Last week I attended a wonderful conference dedicated to better thinking about thinking. During a break between sessions, I made use of the hotel restroom and while washing up, I experienced a moment that I can only describe as brain freeze induced enlightenment. As I walked up to the sink, I passed by, and apparently activated an automatic paper towel dispenser, which sensing my presence, issued a sheet of paper for my use. Now facing the sink, I absent-mindedly waived my right hand under the automatic soap dispenser, and was obligingly offered a dollop of liquid soap. However, as I gently waived my left hand under the faucet to initiate the flow of water, nothing happened! I waived my hand a bit more vigorously, but still no water. I then realized, to my great embarrassment, that the faucet was not automatic, and had instead, manual hot and cold valves. Those shinny, chrome plated valves seemed to stare at me, mocking my unrewarded hand waiving behavior. After a quick glance over my shoulder to ensure that no one else had witnessed my brain freeze, I turned on the hand valves and received the water that allowed me to complete my hand-washing mission.
Walking back to the conference session area, I reflected on what I’d just experienced. I smiled as I considered the irony of my thought lapse, occurring as it did, during a conference dedicated to better thinking. However, the experience also made me think about how today’s consumer technologies are stealthily reshaping our everyday behaviors and creating habits that stop us from using our senses and our brains.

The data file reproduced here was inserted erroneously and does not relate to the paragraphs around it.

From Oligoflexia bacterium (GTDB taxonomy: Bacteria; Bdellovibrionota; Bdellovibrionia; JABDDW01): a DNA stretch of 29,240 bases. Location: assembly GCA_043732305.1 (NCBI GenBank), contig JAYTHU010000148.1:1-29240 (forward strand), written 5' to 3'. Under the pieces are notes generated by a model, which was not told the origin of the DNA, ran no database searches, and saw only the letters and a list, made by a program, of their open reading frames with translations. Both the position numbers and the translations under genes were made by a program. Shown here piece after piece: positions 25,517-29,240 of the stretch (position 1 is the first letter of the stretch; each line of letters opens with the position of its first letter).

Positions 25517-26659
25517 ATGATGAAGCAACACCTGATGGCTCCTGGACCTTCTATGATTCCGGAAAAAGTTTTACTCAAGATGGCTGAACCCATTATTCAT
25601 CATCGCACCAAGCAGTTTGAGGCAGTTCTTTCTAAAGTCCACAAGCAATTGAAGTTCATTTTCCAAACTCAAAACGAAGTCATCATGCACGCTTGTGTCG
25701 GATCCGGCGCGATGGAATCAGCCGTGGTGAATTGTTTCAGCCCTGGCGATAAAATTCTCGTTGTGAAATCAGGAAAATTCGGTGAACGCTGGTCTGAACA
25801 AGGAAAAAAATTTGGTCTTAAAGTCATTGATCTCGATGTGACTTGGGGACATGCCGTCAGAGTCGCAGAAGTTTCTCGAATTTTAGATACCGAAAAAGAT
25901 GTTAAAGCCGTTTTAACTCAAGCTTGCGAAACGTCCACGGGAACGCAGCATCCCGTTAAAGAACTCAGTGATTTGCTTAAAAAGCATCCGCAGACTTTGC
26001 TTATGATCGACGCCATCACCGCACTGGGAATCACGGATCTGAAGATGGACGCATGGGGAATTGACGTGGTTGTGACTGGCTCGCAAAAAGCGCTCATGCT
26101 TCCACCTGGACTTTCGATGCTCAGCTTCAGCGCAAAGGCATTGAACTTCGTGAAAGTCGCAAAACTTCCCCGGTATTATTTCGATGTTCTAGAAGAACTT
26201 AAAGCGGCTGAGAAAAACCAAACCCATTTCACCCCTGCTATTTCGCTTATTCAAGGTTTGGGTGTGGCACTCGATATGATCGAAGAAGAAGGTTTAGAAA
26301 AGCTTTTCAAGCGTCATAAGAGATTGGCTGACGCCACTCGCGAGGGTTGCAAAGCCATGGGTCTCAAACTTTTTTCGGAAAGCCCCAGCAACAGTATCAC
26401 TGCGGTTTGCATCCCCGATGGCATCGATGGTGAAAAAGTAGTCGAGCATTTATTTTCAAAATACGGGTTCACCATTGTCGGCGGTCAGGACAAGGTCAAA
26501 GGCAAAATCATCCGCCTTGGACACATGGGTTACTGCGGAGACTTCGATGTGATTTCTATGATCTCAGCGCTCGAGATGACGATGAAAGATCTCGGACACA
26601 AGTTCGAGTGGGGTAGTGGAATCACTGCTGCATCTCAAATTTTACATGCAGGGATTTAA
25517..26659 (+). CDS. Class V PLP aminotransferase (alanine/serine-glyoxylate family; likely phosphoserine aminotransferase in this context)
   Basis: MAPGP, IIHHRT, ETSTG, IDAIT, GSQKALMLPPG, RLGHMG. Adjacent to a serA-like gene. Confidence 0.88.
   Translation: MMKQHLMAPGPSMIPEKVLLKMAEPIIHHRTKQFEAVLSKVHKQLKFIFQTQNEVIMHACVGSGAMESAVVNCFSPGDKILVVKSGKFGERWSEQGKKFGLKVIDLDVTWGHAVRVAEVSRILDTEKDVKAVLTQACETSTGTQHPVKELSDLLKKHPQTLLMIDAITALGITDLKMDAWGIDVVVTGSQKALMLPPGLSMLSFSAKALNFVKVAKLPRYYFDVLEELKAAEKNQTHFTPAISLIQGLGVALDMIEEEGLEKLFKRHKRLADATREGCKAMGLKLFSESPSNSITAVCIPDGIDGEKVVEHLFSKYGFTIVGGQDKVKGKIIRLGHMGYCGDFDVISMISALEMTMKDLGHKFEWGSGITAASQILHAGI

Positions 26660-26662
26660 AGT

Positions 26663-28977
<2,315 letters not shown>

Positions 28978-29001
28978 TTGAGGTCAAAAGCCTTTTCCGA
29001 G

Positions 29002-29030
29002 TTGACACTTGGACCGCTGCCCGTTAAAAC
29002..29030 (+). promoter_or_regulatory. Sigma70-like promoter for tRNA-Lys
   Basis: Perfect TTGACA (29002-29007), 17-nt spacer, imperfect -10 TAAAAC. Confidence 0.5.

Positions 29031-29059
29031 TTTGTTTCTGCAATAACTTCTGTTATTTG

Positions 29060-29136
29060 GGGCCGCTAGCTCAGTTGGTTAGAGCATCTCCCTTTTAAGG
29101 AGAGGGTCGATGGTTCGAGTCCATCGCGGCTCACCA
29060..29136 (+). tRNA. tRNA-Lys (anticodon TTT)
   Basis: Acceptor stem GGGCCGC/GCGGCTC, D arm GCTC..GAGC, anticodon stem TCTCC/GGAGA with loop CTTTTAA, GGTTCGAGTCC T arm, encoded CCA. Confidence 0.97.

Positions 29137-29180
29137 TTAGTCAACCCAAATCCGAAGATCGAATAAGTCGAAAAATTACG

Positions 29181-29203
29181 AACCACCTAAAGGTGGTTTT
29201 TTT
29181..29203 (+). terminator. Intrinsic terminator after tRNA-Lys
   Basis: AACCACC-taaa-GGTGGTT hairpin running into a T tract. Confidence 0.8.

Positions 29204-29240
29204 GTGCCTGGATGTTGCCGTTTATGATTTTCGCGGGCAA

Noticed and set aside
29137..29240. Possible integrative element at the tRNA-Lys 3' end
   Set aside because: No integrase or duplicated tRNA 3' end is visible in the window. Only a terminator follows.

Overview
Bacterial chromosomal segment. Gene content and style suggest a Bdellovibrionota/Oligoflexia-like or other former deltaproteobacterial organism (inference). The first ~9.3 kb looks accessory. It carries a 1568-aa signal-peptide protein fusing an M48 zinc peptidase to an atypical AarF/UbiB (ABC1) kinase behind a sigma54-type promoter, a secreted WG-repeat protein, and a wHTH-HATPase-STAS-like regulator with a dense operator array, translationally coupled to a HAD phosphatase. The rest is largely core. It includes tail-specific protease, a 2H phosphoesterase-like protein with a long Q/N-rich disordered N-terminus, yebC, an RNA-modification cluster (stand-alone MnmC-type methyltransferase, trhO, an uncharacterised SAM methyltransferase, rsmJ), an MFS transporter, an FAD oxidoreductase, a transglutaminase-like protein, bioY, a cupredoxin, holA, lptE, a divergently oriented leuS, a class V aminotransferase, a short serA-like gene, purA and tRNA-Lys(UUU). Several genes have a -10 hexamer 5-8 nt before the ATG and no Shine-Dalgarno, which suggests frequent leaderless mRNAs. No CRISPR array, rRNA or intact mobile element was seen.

Here are just a few of the technologies and associated emerging habits that put us at risk.
• Your car is equipped with a rear facing video camera that’s activated when the shifter is placed in reverse. Have you noticed that when you back up your car, you’re not looking over your shoulder as much as you used to do? Maybe not even looking in the rear-view mirror as much as you used to do?
• Automated Doors. Have you ever seen anyone waving his or her arms in front of a manually opened door, and getting frustrated because it’s not opening? I have. When the person I observed realized the door wouldn’t respond to their movements, rather than stepping forward and pulling or pushing it open, chose to move to another adjacent door that was automatic.
• Digital Reading Devices. Will the proliferation of these devices cause us to forget that when reading a real paper book, tapping the right hand margin with your finger won’t result in the page turning?
• Telephone Caller ID. Will we become so selective about who we choose to actually speak with, that we’ll never speak with a stranger again?
• Telephone Texting. As more of us do more and more texting with cryptic shorthand, will we bring those habits into our other communications and stop using real words and complete sentences there as well?
These are but a few of the habits we’re collectively adopting everyday, as we become accustomed to, and reliant on, the advantages of new technologies. We are by nature, creatures of habit, both good and bad. In fact, we need habits to survive. So I guess it’s good that the relentless development and deployment of consumer technologies will ensure that we will not only be better connected, better informed, and more productive, but that we will also always have an endless supply of new and innovative habits.
“Don’t use the Force. Use the controls, that’s what it’s for” (Obiwan to Luke in ThumbWars)